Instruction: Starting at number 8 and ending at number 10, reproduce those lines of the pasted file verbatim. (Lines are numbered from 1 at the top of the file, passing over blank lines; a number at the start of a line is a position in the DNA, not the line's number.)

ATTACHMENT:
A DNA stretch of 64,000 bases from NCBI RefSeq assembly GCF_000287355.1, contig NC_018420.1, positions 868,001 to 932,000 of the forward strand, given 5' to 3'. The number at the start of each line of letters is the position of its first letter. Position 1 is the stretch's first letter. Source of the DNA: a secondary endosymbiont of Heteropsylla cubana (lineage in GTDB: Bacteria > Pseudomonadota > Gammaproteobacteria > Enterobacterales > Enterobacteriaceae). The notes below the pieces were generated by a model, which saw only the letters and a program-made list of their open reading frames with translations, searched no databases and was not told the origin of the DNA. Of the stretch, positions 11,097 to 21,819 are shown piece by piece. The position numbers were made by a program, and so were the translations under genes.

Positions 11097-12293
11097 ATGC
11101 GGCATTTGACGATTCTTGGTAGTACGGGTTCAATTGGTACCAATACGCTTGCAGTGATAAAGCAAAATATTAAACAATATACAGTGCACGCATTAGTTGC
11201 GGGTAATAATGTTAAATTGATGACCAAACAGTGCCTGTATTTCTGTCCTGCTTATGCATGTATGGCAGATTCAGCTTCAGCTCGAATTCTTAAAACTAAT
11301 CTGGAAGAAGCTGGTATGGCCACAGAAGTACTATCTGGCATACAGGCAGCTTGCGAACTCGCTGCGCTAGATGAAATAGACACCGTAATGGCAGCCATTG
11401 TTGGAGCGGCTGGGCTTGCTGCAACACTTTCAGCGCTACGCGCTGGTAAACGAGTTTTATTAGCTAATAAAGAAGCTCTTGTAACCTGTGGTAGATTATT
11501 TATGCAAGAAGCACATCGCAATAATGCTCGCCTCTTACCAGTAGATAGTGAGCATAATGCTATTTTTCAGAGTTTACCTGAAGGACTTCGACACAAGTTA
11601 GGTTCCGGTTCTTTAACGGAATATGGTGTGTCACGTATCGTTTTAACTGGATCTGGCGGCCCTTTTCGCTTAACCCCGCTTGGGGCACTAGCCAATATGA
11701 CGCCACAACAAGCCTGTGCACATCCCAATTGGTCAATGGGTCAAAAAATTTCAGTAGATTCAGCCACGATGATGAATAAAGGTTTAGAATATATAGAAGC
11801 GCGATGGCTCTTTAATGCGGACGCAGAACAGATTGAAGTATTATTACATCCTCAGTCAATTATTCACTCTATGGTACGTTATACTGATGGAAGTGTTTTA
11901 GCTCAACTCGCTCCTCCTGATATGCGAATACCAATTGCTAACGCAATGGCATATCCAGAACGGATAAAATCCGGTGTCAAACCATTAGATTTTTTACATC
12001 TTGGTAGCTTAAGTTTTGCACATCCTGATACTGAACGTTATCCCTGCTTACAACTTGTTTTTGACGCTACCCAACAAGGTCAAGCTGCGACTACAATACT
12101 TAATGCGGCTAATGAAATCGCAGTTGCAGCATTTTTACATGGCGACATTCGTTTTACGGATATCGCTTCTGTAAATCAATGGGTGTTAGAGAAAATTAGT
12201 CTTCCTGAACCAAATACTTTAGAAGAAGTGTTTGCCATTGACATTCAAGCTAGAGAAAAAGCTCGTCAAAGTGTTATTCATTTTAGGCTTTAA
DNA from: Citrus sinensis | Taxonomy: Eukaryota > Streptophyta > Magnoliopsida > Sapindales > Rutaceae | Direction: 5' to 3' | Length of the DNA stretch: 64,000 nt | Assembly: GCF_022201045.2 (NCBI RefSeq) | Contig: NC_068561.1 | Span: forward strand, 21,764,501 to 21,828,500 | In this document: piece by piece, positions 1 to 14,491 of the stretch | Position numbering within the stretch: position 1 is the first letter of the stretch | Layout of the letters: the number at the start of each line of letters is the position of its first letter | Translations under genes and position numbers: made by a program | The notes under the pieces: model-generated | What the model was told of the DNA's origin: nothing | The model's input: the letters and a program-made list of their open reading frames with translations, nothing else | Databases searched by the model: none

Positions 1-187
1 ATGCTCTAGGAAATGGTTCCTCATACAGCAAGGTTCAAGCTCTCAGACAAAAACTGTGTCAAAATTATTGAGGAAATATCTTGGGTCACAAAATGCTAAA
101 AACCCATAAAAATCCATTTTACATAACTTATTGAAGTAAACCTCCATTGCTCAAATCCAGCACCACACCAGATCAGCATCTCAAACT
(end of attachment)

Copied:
11501 TATGCAAGAAGCACATCGCAATAATGCTCGCCTCTTACCAGTAGATAGTGAGCATAATGCTATTTTTCAGAGTTTACCTGAAGGACTTCGACACAAGTTA
11601 GGTTCCGGTTCTTTAACGGAATATGGTGTGTCACGTATCGTTTTAACTGGATCTGGCGGCCCTTTTCGCTTAACCCCGCTTGGGGCACTAGCCAATATGA
11701 CGCCACAACAAGCCTGTGCACATCCCAATTGGTCAATGGGTCAAAAAATTTCAGTAGATTCAGCCACGATGATGAATAAAGGTTTAGAATATATAGAAGC